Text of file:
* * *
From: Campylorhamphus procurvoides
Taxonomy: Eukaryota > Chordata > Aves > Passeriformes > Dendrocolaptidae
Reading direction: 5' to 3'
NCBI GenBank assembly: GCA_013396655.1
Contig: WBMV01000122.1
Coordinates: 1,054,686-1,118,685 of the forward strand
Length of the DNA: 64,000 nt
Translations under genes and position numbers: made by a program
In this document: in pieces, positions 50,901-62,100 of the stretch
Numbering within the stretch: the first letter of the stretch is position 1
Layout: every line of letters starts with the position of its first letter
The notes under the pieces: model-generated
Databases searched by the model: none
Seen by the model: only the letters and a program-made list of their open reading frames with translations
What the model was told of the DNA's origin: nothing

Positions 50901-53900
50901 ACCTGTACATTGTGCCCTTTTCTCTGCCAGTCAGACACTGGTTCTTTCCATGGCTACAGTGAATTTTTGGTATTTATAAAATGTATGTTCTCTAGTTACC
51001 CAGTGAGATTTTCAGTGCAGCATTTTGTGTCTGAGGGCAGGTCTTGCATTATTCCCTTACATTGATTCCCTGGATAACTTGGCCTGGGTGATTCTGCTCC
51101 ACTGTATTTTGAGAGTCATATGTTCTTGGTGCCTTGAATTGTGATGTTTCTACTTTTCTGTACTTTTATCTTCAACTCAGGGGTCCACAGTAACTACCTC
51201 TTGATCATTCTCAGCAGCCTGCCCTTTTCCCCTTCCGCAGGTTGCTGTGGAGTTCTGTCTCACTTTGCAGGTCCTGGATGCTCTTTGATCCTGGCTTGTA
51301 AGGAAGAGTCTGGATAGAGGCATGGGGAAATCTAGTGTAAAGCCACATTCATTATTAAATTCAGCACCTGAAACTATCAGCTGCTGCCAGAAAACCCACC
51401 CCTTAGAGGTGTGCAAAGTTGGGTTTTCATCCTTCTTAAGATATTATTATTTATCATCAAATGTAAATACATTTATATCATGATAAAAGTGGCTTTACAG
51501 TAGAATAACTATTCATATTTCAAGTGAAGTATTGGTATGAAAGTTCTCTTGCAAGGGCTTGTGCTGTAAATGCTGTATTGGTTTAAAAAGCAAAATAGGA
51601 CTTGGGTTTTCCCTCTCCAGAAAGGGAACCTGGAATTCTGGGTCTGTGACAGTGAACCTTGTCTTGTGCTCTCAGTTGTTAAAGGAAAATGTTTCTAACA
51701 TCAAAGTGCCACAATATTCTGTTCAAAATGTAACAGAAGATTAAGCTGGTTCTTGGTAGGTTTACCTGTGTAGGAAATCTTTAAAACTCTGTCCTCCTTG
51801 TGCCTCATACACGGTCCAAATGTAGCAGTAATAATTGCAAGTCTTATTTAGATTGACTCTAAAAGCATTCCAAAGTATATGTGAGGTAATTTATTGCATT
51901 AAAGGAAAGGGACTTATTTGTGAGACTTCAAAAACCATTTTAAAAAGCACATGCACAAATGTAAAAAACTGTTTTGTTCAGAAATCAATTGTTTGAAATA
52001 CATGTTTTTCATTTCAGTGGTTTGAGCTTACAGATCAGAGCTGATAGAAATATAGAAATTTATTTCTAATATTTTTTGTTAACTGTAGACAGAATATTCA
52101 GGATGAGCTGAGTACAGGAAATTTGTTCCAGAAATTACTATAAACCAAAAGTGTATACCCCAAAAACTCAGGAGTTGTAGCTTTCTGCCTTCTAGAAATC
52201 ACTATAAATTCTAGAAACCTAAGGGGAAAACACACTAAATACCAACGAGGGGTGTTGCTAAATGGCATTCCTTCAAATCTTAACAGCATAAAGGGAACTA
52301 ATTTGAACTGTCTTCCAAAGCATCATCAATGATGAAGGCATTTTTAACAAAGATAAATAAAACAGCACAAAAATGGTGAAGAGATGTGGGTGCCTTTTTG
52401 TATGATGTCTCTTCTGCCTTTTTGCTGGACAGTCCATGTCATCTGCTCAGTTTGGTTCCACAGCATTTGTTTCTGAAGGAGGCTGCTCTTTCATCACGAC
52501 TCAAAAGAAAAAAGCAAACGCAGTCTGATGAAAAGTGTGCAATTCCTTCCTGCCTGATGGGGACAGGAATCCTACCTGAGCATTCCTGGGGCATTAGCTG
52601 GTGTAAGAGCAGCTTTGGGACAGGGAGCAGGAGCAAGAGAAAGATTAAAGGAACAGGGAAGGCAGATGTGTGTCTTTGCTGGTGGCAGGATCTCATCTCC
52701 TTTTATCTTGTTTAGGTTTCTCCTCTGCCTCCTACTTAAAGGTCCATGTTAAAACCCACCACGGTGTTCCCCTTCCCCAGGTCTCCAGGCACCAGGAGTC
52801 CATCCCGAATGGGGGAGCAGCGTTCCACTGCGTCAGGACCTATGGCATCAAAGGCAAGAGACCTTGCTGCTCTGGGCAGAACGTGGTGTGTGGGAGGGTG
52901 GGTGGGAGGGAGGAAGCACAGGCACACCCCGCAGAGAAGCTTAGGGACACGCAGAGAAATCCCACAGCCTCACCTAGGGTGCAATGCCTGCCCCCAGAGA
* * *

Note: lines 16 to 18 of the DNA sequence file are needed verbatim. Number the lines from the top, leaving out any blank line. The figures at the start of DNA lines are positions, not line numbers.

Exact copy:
Positions 50901-53900
50901 ACCTGTACATTGTGCCCTTTTCTCTGCCAGTCAGACACTGGTTCTTTCCATGGCTACAGTGAATTTTTGGTATTTATAAAATGTATGTTCTCTAGTTACC
51001 CAGTGAGATTTTCAGTGCAGCATTTTGTGTCTGAGGGCAGGTCTTGCATTATTCCCTTACATTGATTCCCTGGATAACTTGGCCTGGGTGATTCTGCTCC